“You can’t stay in your corner of the Forest waiting for others to come to you. You have to go to them sometimes.”
― A. Milne, Winnie-the-Pooh
The acquiring of friends is one of the most magical if not miraculous experiences of my life.
About a year ago, I woke up with the weight of loneliness heavy on me. Surprisingly, I don’t feel lonely often. I wasn’t looking for sympathy. But on that day I was sad. I just wanted one person to hang out with. I wanted to be myself and not have to think hard before a word came out of my mouth.
I moved away from my hometown three years ago. What I’ve found, and it totally makes sense to me, is that the people I’ve met in Columbia already had their own lives, schedules, activities and friends before I came. They may theoretically need to eliminate something in their lives before I can fit in. In a similar way, when I return to Wilmington I see acquaintances and friends carrying on as if I never left. I promise I’m not clamoring for a pity party— I’m just being honest. These transitions are a natural part of life.
God created us to endure, enjoy and learn from change. Change is an important and inevitable part of life.
But that particular day, as I said, I felt lonely. So I did something about it. I texted my friend who I’ve mentored for a long time. You can read an earlier post about our friendship here: The Making of a Friend. I can’t really recall how long she’s been in my life. All I know is that when we first met she and her husband were newlyweds and now they have six children. So it’s been a while. LOL! We met while working at a church service project. I invited she and her hubby to our small home group. The rest is history. We’ve lived far apart most of the years we’ve been friends, since her husband is in the military. She’s much younger and I think of her as a daughter. I’ve virtually walked with her through some hard places, because life… We’ve been honest and vulnerable with each other and I knew I could be transparent with her. She called me. After I asked all the questions about how she was doing, it was my turn. “Okay I need to share some feelings with you. You don’t have to fix me; I just need to say this out loud.” It felt good just to hear myself say the words and to hear her listening. She went on to tell me about a difficult situation she and her husband had been navigating with a third party. Immediately the magic happened again. We entered into each others’ lives—we cared and responded to each other. It helped me to get my mind off of myself; pray again for her and also feel relieved of my sad feelings.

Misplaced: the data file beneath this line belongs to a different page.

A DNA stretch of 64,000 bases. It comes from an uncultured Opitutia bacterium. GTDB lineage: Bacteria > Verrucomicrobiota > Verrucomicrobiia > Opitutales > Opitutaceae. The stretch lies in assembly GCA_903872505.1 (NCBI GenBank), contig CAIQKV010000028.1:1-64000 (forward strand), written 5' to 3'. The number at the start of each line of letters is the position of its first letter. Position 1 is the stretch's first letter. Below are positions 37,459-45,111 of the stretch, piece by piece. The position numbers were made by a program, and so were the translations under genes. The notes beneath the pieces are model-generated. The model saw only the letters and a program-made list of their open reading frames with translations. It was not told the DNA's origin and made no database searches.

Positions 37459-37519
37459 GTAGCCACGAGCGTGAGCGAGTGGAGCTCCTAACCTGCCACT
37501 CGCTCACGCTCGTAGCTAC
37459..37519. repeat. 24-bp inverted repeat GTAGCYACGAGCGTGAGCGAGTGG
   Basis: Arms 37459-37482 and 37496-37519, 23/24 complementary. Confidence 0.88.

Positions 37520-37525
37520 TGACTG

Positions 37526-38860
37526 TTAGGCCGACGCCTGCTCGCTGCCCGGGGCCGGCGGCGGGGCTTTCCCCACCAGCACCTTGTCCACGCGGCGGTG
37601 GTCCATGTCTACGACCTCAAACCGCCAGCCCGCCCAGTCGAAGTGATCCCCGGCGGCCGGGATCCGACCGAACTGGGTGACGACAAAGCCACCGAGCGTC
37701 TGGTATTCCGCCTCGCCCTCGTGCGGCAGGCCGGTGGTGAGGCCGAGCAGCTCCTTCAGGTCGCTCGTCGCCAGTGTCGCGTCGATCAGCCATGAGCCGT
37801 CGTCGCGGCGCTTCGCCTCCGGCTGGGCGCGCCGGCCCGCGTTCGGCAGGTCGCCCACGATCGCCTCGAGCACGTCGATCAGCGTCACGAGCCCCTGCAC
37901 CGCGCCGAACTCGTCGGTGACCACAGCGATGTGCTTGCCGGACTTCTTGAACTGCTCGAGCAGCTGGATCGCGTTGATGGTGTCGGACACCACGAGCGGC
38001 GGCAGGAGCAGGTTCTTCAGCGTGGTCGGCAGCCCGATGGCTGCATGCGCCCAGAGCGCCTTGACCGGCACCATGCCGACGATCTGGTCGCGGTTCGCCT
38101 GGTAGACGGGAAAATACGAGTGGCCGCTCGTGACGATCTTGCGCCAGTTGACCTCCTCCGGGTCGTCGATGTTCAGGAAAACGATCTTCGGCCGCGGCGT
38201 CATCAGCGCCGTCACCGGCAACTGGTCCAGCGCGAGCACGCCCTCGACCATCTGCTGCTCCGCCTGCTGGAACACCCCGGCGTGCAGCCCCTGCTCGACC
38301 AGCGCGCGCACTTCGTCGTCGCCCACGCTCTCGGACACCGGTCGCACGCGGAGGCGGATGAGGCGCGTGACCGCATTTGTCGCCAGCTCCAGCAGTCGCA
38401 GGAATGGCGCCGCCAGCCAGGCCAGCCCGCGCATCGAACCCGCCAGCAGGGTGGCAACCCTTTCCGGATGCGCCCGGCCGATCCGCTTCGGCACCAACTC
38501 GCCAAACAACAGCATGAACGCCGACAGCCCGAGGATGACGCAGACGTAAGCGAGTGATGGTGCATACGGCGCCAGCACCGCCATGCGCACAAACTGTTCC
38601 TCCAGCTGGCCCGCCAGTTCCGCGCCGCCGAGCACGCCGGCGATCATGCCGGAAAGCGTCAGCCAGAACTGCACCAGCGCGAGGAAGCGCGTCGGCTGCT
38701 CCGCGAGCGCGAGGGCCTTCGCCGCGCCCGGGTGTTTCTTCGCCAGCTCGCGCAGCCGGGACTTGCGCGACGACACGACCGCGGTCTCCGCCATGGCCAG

Right now, someone you haven’t met is out there wondering what it would be like to meet someone like you. – Unknown
What is more fulfilling and more gladdening than a true friend? They don’t just happen overnight. They require lots of time. At first you work on being comfortable with each other, then, if all goes well, you feel safe enough to share your stuff: what makes you happy, sad, what motivates you and all the deep things. In a friendship it’s important to listen a lot. I try to be conscious of giving my friends a chance to speak because I feel like I’m apt to talk too much! I often pray the prayer that always works:
Let the words of my mouth and the meditations of my heart be acceptable in your sight, Oh Lord my Rock and my Redeemer.
Friendships take intention, initiation and pursuance.
I remember another friendship that I strongly pursued many years ago. I liked this person a lot and I made an intention to stay in touch with her, no matter how busy we both were. It felt one-sided for awhile and I wondered if she liked me and if she would have time or interest to be friends. I could cry now, twenty-seven years later, so incredibly thankful for the friend she is to me. I’ve learned so much from her. She’s the one now, more often than not, who pursues. When she calls, she will hardly give me time to ask about her life. She’s too busy wanting to hear all about mine. She’s also the friend who once told me I have spinach in my teeth and asked if I meant to wear two different earrings.
When I worked hard at being her friend, I never knew the treasure our relationship would be to me all these years later!
“We need old friends to help us grow old and new friends to help us stay young.”
– Letty Cottin Pogrebin